The importance of religious values, deeply embedded in the hearts and memory of the Burmese citizens, the monopoly of religion over education and the decentralized and autonomous status of the Sangha, were significantly looked upon by the tatmadaw rule, especially in its political campaign against the NLD party from 1996 onwards. In that period, the tatmadaw embarked on a process of monopolization and regulation of religion in order to both legitimize its rule and appease a potential enemy threatening the junta’s existence. As a result of this strategy, the generals became much more careful in respecting traditional Buddhist sacraments, encouraged religion at all levels of society and provided economic and financial aid to the religious community in an unprecedented way (McCarthy, 2008, p. 305). The conclusive analysis allows to discern a singular pattern of change in religion’s institutional relationship with the state: in pre-colonial times, religion developed in what can be called as ”loose, gentle integration”, i.e. was financed by the state but was also left thriving in its own autonomous microcosm. After the colonial rule, i.e. from 1962 onwards, the Sangha saw the strengthening of the state being directly proportional tightening of the state’s grip over religious institution the many reasons outlined above. The process noted is thus one from a decentralized integration to a more tightened central state regulation of the religious community. Contemporarily to the process of further integration, the conduct of the Sangha in the promotion of democracy has been that of an indisputable leadership. Moreover the religious leadership in coordinating pro-democracy forces has led to the effective democratic transition consisting in the 2010 controversial elections and subsequently the ones open and free of 2015.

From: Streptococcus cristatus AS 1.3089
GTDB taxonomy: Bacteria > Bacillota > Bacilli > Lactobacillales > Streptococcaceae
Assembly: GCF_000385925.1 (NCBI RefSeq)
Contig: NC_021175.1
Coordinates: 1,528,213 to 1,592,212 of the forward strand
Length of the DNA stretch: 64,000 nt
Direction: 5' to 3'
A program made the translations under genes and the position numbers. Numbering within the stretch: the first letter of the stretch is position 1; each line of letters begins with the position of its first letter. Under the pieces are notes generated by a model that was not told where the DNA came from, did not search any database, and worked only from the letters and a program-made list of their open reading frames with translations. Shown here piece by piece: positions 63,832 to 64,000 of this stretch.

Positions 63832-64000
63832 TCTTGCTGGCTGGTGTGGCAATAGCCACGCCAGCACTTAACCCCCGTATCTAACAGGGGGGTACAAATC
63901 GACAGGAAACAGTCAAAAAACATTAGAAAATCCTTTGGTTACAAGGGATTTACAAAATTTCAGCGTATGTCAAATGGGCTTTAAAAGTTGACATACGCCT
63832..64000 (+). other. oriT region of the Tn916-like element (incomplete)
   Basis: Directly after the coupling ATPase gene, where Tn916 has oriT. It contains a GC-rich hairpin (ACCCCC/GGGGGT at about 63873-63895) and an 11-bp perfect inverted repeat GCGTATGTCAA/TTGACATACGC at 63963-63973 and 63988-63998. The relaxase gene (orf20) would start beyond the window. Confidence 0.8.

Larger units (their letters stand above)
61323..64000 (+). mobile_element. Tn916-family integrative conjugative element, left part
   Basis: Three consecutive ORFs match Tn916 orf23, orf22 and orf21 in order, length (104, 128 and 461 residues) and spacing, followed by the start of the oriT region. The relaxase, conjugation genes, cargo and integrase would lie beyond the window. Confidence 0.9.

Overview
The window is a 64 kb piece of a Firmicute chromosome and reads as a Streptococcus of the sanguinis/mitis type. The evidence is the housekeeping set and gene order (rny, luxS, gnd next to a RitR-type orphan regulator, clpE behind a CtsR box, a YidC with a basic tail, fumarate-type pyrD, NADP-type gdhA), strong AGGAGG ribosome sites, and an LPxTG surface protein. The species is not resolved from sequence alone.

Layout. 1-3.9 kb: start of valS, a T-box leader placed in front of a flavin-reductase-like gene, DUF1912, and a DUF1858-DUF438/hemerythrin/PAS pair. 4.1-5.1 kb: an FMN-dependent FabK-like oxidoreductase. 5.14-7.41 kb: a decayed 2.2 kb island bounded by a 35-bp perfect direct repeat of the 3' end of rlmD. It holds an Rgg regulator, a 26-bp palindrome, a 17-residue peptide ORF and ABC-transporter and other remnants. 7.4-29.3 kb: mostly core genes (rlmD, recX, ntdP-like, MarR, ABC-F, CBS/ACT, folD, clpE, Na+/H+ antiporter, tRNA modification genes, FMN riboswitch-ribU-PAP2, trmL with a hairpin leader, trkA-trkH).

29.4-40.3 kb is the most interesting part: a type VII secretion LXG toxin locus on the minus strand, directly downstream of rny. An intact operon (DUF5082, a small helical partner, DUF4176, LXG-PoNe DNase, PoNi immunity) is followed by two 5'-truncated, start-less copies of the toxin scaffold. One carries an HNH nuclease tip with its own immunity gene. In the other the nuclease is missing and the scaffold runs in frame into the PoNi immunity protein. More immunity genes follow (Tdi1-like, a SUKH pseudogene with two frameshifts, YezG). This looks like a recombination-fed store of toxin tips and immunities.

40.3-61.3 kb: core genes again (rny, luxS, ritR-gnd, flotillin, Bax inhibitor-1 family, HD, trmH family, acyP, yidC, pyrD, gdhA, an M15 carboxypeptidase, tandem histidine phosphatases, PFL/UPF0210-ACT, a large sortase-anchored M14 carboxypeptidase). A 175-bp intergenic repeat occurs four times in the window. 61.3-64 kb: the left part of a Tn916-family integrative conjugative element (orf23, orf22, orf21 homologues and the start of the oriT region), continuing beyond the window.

In conclusion, Burma is a very peculiar case study in relation to Toft, Philpott and Shah’s argument since the country has achieved a preliminary transition towards democracy as a direct consequence of the significant leading role of the Sangha in the Saffron revolution, along with the pressure towards democratic opening of the international arena and the pivotal role of Aung San Suu Kyi’s NLD party. Religious actors can therefore be the colorful well of freedom even if deeply integrated with the state they are fighting against. The case can therefore be defined, as stated in the introduction of the paper, as an anomaly in God’s Century’s argument. However, it is misleading to understand that the nature of such an isolated and unique case like Myanmar can be detrimental to the validity of Toft, Philpot and Shah’s paradigm, which remains legitimate for most of the case studies belonging to the third wave of democratization. However, it can be stated that the presence of an anomaly needs an improvement in the paradigmatic model, whose many assumptions in the selection of the data and in the choice of variables characterized by multicollinearity might be counterproductive to its soundness. What can therefore be drawn from the case study is the suggestion to slightly reform the model, building in variables which could reduce the degree of multi-collinearity between political theology and institutional relationship in the description of the behavior of a religious actor and its impact on the success of the achievements in democratization.